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Animal control? Swing a dead cat over your head

Back when Phil Hardberger was campaigning for mayor, he filled out a questionnaire provided to him by local Voice for Animals representatives.

“As mayor, will you be in favor of appointing a committee to reevaluate the purpose, design, and location of the new facility to produce a plan that supports the no-kill goals of decreasing the number of kills (of dogs and cats) to zero, ensuring humane treatment of animals, and implementing aggressive spay-neuter and adoption campaigns?” asked one of the questions.

“I would want to evaluate the plans for the new animal-control facility to ensure that they are in line with our goals,” Hardberger answered.

“As mayor, will you support a preventive spay-neuter ordinance to control irresponsible breeding?”

His answer: “Prevention is the key to reducing the number of animals entering the pound, and is therefore the key to reaching the no-kill goal. As mayor, I will provide the leadership to help reduce irresponsible breeding.”

In short, no solid commitment.

The New York Times in January boasted that the Big Apple “has one of the lowest kill rates in the country, when measured against human population New York killed 3.2 dogs and cats per 1,000 people in 2004, a rate far below the national average of 17.4 per 1,000.”

Then the article added the kicker: “In comparison, San Antonio, with a population of just over 1 million, killed about 35 animals per 1,000 people in 2003.”

“This issue cuts across all political orientations.

In San Antonio, this is becoming more of a

quality-of-life issue.”

Sam Sanchez,
Animal-care services director

“We need a maturation of the animal issue,” says Sam Sanchez, director of the city’s animal-care services department, which was removed from the health department’s jurisdiction at the beginning of the year. It is now its own department. “We have whole generations of new, young San Antonians that are here, who have different expectations of how animal issues should be addressed. There is a strong sense that ordinances need to be enforced rigorously, and that we provide multiple types of services that are more broad-based than catching and euthanizing animals.”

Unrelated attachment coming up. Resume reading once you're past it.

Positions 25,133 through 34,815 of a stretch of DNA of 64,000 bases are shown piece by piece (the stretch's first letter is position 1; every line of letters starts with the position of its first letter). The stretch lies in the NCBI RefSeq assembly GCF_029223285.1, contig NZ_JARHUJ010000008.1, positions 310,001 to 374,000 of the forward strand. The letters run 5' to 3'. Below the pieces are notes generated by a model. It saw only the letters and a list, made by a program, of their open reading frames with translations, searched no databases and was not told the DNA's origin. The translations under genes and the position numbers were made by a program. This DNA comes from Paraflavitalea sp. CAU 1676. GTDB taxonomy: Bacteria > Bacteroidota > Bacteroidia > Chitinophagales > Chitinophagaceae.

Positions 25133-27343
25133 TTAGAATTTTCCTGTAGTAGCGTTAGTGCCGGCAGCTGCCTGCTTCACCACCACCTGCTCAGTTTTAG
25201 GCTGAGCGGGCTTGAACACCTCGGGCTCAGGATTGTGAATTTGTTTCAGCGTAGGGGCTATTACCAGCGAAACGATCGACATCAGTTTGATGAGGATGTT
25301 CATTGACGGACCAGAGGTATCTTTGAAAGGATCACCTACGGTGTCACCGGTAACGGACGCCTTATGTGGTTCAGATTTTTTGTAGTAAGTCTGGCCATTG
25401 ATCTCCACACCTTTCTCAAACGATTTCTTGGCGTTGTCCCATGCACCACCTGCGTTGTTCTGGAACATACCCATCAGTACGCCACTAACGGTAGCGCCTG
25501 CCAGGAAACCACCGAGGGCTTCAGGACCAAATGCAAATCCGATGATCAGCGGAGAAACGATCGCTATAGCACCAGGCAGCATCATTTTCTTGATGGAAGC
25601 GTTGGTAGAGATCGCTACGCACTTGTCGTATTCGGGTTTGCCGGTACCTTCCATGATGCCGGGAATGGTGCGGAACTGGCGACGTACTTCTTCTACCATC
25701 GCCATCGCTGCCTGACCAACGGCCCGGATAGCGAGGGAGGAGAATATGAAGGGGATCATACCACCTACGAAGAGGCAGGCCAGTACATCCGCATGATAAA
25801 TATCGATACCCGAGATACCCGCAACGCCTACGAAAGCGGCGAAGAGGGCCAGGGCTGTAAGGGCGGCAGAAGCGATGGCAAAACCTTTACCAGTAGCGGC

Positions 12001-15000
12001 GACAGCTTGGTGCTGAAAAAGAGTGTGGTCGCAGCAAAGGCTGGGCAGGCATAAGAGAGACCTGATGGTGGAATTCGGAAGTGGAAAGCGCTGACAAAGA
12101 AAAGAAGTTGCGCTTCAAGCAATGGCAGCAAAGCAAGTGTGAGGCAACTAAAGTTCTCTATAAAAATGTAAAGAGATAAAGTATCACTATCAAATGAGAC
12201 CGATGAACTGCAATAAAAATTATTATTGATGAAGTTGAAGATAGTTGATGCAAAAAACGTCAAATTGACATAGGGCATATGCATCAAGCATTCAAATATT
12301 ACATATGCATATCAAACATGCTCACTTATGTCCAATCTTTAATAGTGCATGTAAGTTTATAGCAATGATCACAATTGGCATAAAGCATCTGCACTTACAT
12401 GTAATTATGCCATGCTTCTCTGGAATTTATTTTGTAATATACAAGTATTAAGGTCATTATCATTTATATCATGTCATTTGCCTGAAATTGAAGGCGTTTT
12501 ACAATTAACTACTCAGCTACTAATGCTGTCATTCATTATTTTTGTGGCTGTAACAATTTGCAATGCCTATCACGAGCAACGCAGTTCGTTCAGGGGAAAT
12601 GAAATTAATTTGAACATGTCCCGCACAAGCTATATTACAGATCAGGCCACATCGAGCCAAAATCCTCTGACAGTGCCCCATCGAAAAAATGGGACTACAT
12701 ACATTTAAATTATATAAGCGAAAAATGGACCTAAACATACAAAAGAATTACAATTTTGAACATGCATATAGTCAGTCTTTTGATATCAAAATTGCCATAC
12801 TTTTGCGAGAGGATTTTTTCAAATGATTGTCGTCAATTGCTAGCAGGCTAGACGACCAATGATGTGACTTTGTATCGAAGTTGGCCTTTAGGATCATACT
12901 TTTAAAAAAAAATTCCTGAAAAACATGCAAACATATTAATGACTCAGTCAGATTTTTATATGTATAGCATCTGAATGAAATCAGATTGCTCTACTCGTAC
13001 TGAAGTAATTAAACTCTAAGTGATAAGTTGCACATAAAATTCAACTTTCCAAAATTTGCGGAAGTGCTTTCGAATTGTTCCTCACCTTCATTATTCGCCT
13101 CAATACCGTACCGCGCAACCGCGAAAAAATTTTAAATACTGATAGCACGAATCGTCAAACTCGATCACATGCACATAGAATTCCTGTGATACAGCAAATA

While there has been a bureaucratic shuffle at animal-care services, little else has changed. The City switched from gassing cats and dogs to administering lethal injections, but it still is projected to kill from 50,000 to 80,000 animals per year, even at a new, $12 million animal-care facility that has yet to be built.

John Hackett of Voice for Animals says several U.S. cities have adopted ordinances regarding mandatory spay/neutering, and even a requirement for an animal-breeders license; he ultimately wants to see San Antonio’s animal-care facilities be no-kill zones.

“We need to move by accountable steps to a goal of zero,” says Hackett, referring to the no-kill policy already practiced by the Humane Society. (Unlike the City’s shelter, the Humane Society can turn away animals.) “The key is to build a no-kill shelter.”

Hackett adds that a stronger ordinance requiring spaying and neutering of animals and forbidding owners to breed without a license “would be a change in attitude; parents, teachers can tell their children and students this is the right thing to do.”

It is cheaper in San Antonio to license altered animals. If a dog or cat is spayed or neutered, a license costs $5. If not, the license costs $20.

Los Angeles also has a licensing law: “Spaying and neutering is mandatory for all dogs and cats in city limits unless the guardian has obtained a $100 annual unaltered animal permit. If the guardian wishes to breed the animal, they must also obtain a breeders license. Violators will be fined $500 and would be considered a misdemeanor.”

Sanchez says San Antonio’s animal population overload should be answered in part by an increase in spay/neuters, and the plan is to step up the number of surgeries to at least 10,000 per year.

“This issue cuts across all political orientations,” says Sanchez. “In San Antonio, this is becoming more of a quality-of-life issue.”

It’s also an issue that Phil Hardberger promised to address when he campaigned for mayor.

By Michael Cary

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